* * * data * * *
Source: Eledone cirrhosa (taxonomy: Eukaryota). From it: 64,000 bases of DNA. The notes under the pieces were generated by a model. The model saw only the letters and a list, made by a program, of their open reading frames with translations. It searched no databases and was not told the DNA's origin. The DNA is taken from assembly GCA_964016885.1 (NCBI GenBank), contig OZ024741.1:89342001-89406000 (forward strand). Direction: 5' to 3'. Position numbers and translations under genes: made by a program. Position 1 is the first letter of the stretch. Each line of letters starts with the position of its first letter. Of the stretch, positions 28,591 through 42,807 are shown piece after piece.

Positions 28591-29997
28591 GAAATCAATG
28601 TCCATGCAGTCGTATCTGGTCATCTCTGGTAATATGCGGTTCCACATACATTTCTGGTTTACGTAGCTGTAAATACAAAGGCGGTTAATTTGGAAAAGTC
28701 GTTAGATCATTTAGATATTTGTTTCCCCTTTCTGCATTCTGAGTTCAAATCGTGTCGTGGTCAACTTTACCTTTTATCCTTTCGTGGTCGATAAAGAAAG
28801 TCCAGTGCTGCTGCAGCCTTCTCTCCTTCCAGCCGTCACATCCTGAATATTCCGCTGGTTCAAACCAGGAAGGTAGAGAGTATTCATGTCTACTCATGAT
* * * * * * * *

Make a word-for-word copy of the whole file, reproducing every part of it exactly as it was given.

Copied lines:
Source: Eledone cirrhosa (taxonomy: Eukaryota). From it: 64,000 bases of DNA. The notes under the pieces were generated by a model. The model saw only the letters and a list, made by a program, of their open reading frames with translations. It searched no databases and was not told the DNA's origin. The DNA is taken from assembly GCA_964016885.1 (NCBI GenBank), contig OZ024741.1:89342001-89406000 (forward strand). Direction: 5' to 3'. Position numbers and translations under genes: made by a program. Position 1 is the first letter of the stretch. Each line of letters starts with the position of its first letter. Of the stretch, positions 28,591 through 42,807 are shown piece after piece.

Positions 28591-29997
28591 GAAATCAATG
28601 TCCATGCAGTCGTATCTGGTCATCTCTGGTAATATGCGGTTCCACATACATTTCTGGTTTACGTAGCTGTAAATACAAAGGCGGTTAATTTGGAAAAGTC
28701 GTTAGATCATTTAGATATTTGTTTCCCCTTTCTGCATTCTGAGTTCAAATCGTGTCGTGGTCAACTTTACCTTTTATCCTTTCGTGGTCGATAAAGAAAG
28801 TCCAGTGCTGCTGCAGCCTTCTCTCCTTCCAGCCGTCACATCCTGAATATTCCGCTGGTTCAAACCAGGAAGGTAGAGAGTATTCATGTCTACTCATGAT